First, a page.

and then stop them from logging when the action fails you may find
helpful information in the log for access denied entries that would
indicate something you do not have necessary permissions for. I use
them quite a bit and find it is helpful to add access denied to
filter view to highlight as there could be thousands of entries in
the log. The link below is to regmon and filemon.

Another thing you could try is to use the secedit command to try and
restore security settings to default defined levels which may help
per the link below. You can simply copy and paste the command to run
as it is. --- Steve;EN-US;313222

"Tim Munro" <Excelsior@xxxxxxxxxxx> wrote in message
I went through both the integrity check and did a repair anyway.
Result is the same. I'm guessing here that this may be a permissions
problem. Everything else on the "Local Policy" mmc is accessible and
changeable. It's just the "User Rights Assignment" that is bad.

When I went to rebuild (copying and renmaing as the article
suggests) I did get the access denied. Unfortunately "Import
Template" was greyed out when I used the filename secedit.sdb. Any
other name and it was fine.

Is there somewhere in the registry I can check for permissions
that might be causing this behaviour?


"Steven L Umbach" <n9rou@xxxxxxxxxxxxxxxxxxxxxxxxxx> wrote in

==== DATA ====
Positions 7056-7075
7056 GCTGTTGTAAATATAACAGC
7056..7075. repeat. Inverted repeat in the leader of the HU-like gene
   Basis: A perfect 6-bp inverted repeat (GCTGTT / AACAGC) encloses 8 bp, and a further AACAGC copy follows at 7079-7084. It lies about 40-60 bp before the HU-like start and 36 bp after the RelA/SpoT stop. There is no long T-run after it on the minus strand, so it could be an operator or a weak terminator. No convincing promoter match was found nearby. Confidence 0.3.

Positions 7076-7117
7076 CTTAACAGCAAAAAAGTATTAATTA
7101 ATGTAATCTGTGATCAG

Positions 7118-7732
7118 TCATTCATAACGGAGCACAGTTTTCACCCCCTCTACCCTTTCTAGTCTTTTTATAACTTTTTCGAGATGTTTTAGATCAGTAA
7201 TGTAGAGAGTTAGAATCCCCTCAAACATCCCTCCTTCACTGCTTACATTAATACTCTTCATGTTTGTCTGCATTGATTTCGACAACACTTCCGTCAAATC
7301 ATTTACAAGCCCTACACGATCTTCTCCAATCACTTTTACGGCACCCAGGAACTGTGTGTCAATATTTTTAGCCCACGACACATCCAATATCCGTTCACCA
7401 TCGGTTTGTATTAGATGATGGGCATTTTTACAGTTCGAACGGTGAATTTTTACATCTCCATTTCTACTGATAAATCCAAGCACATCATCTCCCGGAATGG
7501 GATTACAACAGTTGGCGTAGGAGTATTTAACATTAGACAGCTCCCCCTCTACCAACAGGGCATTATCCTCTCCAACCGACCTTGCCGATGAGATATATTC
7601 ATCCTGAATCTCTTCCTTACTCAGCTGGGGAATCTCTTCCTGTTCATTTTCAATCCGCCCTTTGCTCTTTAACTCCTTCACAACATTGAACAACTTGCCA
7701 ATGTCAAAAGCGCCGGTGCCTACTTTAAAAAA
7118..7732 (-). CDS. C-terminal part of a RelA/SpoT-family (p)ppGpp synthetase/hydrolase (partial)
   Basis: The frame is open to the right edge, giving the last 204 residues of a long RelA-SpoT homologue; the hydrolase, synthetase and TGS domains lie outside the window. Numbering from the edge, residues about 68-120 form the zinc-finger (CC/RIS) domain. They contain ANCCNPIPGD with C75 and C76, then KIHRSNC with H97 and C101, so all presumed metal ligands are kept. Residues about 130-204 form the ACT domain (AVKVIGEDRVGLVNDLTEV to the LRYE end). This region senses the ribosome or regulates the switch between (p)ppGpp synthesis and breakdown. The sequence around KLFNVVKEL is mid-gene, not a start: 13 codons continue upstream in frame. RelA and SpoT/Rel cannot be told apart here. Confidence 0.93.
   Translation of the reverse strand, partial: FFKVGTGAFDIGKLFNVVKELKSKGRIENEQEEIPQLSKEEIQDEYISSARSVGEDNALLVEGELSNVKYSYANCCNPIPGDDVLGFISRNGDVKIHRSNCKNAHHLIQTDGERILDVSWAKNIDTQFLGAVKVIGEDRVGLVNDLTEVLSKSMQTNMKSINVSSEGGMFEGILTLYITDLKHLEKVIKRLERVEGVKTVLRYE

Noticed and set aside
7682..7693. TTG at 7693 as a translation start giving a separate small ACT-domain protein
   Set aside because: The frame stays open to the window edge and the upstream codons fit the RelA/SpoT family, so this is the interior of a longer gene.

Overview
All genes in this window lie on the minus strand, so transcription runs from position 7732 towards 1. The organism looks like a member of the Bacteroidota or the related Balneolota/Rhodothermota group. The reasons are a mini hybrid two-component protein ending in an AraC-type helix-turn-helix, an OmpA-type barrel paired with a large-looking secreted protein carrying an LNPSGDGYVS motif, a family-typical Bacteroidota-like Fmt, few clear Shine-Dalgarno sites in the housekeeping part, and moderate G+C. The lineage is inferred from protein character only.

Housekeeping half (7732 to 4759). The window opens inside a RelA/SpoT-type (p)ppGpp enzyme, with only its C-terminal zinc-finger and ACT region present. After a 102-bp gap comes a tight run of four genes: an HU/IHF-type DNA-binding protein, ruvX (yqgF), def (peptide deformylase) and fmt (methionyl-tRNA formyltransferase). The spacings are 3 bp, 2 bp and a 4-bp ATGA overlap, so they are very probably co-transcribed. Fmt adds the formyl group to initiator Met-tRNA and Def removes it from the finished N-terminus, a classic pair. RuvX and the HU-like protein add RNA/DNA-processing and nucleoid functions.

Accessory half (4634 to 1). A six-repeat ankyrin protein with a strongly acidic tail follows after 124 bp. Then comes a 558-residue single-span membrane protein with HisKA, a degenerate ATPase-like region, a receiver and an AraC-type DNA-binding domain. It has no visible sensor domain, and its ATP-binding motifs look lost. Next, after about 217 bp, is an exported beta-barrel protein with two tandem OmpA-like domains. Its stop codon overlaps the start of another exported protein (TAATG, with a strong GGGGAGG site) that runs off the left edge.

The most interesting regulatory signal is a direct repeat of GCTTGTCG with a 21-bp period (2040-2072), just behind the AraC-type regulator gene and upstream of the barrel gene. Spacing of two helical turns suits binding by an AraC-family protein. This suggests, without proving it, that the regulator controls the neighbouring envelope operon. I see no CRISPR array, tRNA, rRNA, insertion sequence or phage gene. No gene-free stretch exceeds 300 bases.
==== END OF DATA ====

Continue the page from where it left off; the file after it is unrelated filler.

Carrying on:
message news:8OidnU6airjcPGLenZ2dnUVZ_vudnZ2d@xxxxxxxxxxxxxx
Hmm. It sounds like you may have a corrupt secedit.sdb file. See
the link below for two possibilities of which one is to attempt a
repair with esentutl and the other is a rebuild. --- Steve

To resolve this issue, first run the Esentutl.exe tool to examine
the integrity of the Secedit.sdb database. To do this, follow these
steps: 1. Click Start, click Run, type cmd, and then click OK.
2. At the command prompt, type the following command, and then
press ENTER:
esentutl /g Drive:\WinDir\security\database\secedit.sdb
Note In this command, Drive is the hard disk drive where
Windows XP Professional is installed, and WinDir is the folder
where Windows XP Professional is installed.
After the Esentutl.exe tool finishes, use one of the following
methods to resolve the issue, depending on the message that the
Esentutl.exe tool returns: . If the Esentutl.exe tool returns the
following message, use Method 1 to resolve the issue:
This operation may find that this database is corrupt
. If the Esentutl.exe tool returns information that is similar
to the following message, use Method 2 to resolve the issue:

Microsoft(R) Windows(R) Database Utilities
Version 5.2
Copyright (C) Microsoft Corporation. All Rights Reserved.

Initiating INTEGRITY mode...
Database: L:\WINDOWS\security\database\secedit.sdb
Temp. Database: TEMPINTEG2680.EDB

Checking database integrity.

Scanning Status (% complete)
0 10 20 30 40 50 60 70 80 90 100

Integrity check successful.

Operation completed successfully in 0.841 seconds.
Note When you run the Esentutl.exe tool, your computer is returned
to the original installation state where the Local Security Policy
is not defined. You may have to start your computer in Safe Mode to
rename files or to move files. To start your computer in Safe Mode,
press the F8 key while Windows XP Professional is starting, type 1
to choose Safe Mode from the startup options, and then press ENTER.

"Tim Munro" <Excelsior@xxxxxxxxxxx> wrote in message
Hello all,

On my local PC (Windows XP SP2), in "Local Security
Settings>Local Policies>User Rights Assignments" I get "Windows
cannot read template information". Any idea what happened and/or
how to get this back?